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Whither democracy in America? Part 1
by Dr. Habib Siddiqui
2008-03-23 10:37:41
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America goes to the poll in November of this year to elect its president. While in recent weeks the list of candidates from the two major political parties has narrowed down significantly it is not yet clear as to which party will eventually capture the citadel of power. One thing is, however, clear: for the first time in the last half a century a senator (and not a governor) will head for the White House.

Notwithstanding all the excitement generated by the coming election, one should not lose thought of the bigger reality that there is a deep disquieting deterioration of democratic powers in America today.

In 1980 the right-wing coalition of Christian Conservatives (whom Professor Cornel West of Princeton University calls the Constantinian Christians) and Jewish neoconservatives (the modern-day Judean High Priests) helped to elect Ronald Reagan. The fact that 35 percent of the most liberal group – American Jews – voted for Reagan was a discerning moment in American history forewarning what was to expect later. When the Bible-thumping Christian fundamentalist reverend Jerry Falwell of the Moral Majority received the Jabotinsky Award in 1981 in Israel, it should have been a sufficient eye-opener to realize that "imperial" Constantinian (and not "prophetic") Christianity had arrived on the international stage, albeit with Jewish neocons as their powerful allies.

In the following decades with targeted campaigns to unseat daring voices - Paul Findley, Earl Hillard and Cynthia McKinney, we also witnessed how improbable it had become for anyone to win either a congressional or a senatorial race when the "alliance" (with all its powerful lobby groups like the AIPAC and CUFI, and media outlets like the Fox News and TV) is opposed to that candidate. With George W. Bush's repeat wins in 2000 and 2004 the hideous face of that unholy alliance is visible for all to see. Over the last eight years, the more we looked at that imperial face the uglier and demonic it looked; the more we heard its haughty, blasphemous Pharaohnic utterances the scarier we got of a coming Armageddon; and the more we saw its Hamanic displays against unarmed civilians – home and abroad - the more we got convinced of its evil nature.

The problem with this resurgent imperial democracy is that it breeds nihilism at all strata of the American society – from a desperate housewife to a debauch president, from an unemployed worker to a greedy corporate tycoon, from poverty-stricken inner cities to wealthy Beverly Hills, from chartered schools in Philadelphia to Columbine School in Missouri, from a co-ed residence hall in Virginia Tech to a lecture hall in Northern Illinois University, from streets in Harlem to corporate headquarters in Manhattan, from Enron to Halliburton, from penthouse to fortified Pentagon and majestic White House. It values power over logic and follows the paranoia: "my way or highway" and "you are either with us or against us". Not surprisingly, it incites gangterism from street corners in inner cities to corporate boardrooms to the WTO.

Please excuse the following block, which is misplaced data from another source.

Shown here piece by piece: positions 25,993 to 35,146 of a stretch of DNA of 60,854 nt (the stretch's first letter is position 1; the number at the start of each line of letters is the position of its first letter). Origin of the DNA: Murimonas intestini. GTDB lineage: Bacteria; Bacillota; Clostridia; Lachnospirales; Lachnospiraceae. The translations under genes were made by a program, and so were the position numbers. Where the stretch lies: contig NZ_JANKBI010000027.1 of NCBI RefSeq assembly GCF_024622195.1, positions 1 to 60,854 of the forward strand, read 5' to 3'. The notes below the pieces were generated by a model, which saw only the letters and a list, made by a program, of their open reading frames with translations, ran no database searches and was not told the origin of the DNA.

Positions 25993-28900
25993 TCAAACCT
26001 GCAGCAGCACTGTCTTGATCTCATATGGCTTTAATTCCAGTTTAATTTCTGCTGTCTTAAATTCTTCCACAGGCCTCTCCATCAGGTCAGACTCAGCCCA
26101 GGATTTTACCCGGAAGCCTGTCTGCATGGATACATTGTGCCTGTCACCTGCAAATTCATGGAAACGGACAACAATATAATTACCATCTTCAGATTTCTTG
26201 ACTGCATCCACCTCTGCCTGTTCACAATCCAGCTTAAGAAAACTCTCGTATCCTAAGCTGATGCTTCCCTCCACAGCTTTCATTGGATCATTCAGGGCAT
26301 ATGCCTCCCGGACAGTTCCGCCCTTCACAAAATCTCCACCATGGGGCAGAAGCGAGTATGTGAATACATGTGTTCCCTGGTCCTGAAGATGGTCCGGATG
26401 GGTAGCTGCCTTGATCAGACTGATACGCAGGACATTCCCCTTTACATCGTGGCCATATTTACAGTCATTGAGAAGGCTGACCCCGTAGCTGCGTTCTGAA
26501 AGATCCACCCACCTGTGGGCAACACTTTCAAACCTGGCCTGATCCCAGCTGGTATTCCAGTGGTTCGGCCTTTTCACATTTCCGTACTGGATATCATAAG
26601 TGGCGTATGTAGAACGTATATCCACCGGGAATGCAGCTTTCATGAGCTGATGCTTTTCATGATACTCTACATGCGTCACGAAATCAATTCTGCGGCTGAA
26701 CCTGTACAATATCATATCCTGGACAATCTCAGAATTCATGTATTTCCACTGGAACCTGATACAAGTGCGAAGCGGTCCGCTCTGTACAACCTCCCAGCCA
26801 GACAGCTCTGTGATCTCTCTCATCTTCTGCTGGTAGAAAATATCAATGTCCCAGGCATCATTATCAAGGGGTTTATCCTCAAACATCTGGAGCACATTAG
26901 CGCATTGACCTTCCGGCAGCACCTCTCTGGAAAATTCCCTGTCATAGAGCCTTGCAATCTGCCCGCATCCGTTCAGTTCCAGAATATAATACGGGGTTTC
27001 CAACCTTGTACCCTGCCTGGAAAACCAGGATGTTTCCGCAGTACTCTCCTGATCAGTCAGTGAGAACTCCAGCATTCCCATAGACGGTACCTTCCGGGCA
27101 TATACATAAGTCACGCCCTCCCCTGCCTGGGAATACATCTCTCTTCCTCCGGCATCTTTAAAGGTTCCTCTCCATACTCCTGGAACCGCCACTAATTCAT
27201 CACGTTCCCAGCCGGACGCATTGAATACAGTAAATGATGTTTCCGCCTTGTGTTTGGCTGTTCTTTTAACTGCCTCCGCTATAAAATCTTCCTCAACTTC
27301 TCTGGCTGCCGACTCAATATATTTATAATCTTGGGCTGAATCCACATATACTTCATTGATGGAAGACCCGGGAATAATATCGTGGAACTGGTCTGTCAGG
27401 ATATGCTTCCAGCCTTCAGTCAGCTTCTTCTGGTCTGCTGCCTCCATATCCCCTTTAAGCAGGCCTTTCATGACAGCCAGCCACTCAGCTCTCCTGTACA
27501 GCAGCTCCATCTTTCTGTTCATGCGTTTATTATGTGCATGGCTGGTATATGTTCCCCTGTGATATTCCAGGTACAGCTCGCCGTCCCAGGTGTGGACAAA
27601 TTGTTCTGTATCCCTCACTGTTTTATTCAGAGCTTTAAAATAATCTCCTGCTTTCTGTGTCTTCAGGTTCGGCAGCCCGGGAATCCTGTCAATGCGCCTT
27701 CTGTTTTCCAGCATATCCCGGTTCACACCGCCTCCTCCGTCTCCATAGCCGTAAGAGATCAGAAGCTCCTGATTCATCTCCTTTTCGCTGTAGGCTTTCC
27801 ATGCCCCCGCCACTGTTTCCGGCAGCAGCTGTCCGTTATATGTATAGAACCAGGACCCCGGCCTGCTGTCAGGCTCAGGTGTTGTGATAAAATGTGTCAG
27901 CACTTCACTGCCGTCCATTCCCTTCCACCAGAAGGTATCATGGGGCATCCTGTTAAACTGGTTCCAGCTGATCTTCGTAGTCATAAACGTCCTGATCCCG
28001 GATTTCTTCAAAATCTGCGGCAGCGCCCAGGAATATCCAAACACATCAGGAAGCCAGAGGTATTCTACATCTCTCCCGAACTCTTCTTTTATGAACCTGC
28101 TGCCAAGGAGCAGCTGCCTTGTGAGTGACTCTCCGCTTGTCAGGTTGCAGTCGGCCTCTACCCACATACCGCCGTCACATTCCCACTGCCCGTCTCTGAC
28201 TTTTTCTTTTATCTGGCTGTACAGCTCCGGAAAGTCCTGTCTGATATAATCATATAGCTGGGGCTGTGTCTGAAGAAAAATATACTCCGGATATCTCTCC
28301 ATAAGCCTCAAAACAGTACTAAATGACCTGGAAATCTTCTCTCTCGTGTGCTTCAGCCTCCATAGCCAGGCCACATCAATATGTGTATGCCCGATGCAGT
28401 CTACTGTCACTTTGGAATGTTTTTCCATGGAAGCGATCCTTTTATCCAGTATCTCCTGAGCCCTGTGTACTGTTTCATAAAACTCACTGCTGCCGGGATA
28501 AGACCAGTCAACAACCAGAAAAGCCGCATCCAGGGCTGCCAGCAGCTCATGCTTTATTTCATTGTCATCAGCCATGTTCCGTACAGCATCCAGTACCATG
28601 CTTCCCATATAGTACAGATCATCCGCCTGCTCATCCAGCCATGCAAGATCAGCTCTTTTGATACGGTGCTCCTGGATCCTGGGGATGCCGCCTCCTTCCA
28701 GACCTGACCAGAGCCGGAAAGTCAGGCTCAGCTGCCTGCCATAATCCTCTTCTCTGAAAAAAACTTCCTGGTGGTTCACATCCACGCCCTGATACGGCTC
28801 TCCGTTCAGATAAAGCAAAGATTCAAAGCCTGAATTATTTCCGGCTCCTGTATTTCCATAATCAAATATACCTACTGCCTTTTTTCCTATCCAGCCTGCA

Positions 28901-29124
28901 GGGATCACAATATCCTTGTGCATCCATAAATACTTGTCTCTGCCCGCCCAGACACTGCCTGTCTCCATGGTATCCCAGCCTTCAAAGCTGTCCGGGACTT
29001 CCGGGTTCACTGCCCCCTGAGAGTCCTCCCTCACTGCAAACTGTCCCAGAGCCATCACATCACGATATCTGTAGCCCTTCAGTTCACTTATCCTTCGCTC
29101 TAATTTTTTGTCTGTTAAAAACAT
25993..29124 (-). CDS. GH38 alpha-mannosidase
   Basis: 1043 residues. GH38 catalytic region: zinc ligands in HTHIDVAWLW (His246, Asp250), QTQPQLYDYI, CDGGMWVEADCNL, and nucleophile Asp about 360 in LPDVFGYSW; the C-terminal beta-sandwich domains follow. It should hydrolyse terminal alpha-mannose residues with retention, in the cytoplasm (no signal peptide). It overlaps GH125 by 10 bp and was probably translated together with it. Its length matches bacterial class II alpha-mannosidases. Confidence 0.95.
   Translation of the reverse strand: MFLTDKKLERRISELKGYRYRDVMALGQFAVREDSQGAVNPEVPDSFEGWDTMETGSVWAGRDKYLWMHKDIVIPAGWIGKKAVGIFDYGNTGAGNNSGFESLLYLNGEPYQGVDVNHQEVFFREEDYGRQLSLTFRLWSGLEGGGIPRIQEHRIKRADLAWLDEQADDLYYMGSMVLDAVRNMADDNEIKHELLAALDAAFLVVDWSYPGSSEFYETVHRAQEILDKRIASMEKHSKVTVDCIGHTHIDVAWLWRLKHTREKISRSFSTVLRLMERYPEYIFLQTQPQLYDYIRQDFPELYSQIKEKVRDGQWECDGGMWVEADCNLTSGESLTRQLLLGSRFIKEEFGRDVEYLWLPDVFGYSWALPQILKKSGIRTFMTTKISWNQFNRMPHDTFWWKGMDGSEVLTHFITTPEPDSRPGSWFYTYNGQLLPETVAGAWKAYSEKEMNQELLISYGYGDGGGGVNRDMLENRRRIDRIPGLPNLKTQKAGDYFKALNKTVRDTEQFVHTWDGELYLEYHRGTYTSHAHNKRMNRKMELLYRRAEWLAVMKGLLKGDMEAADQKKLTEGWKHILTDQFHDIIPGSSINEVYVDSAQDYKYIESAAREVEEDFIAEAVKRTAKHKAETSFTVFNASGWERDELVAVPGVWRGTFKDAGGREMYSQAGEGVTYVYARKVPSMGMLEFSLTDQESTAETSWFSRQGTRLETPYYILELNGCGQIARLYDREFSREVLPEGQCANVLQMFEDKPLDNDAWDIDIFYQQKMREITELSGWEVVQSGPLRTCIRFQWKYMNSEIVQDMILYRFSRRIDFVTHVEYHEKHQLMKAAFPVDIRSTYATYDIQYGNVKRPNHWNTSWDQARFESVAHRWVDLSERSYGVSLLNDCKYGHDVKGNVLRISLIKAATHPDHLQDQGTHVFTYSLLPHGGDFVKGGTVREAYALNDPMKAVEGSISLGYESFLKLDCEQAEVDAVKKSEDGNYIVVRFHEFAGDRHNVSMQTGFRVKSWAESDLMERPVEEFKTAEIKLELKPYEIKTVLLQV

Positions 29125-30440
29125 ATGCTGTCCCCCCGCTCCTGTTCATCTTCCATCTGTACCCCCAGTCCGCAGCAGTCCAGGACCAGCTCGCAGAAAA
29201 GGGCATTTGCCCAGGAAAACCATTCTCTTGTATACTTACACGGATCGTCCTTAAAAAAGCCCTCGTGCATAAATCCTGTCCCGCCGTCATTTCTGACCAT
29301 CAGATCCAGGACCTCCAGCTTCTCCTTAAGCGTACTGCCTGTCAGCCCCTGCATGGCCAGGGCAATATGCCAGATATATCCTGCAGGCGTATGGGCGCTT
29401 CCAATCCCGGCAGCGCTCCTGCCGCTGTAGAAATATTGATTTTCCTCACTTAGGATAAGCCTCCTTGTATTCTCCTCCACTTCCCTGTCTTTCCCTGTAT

The most frightening feature of this deadening nihilism at the state level is that it breeds 'noble' lies – from Johnson's Gulf of Tonkin to Bush's WMDs - that demand blood – tons and tons of it - to appease the nihilist Dracula (sitting in the Oval Office). Fashioned out of Texan cowboy mentality, it prefers settling conflict via show of force and employs "spare-no-enemies" tactics, i.e., aggression over negotiation, unilateralism over multilateralism. In that process, it totally disregards human lives – their pains and sufferings, as we have witnessed time and again from the killing fields in Vietnam, Afghanistan, Iraq and the Occupied Palestine to the gruesome prison camps in the Guantanamo Bay and Abu Ghraib. Naively, it forgets that its very gangsterism invites terrorism at home that it claims to be fighting in a never-ending vicious war.

In political nihilism, there is no room for Socratic probing and dissenting, but only unquestioning confirmation and compliance. There is no place for either Denis Kucinich or Ron Paul. They can say what is right and just, but they are deemed un-Caesar-like. Anyone sounding less imperial is, thus, considered outside the mainstream - weak and, by default, unfit to rule America.

So pervasive is this culture that the Senators John Kerry and Hillary Clinton had to join the club of believing the scripts prepared by the nihilists within the Republican Party in favor of going to war against Iraq. Even after all these years, when Bush, Cheney, Powell, Rumsfeld and Rice have been found to have deliberately lied and deceived America, the paternalistic nihilists within the Democratic Party have to behave like the evangelical nihilists within the Republican Party. Thus, when it comes to furthering the imperial ambition of America, there is virtually no difference between any of the major candidates – John McCain, Hillary Clinton and Barack Obama – each one trying to sound more hawkish than the other. Obama wants to bomb Pakistan, Clinton wants to invade Iran and McCain wants to occupy Iraq for a hundred years! What audacity!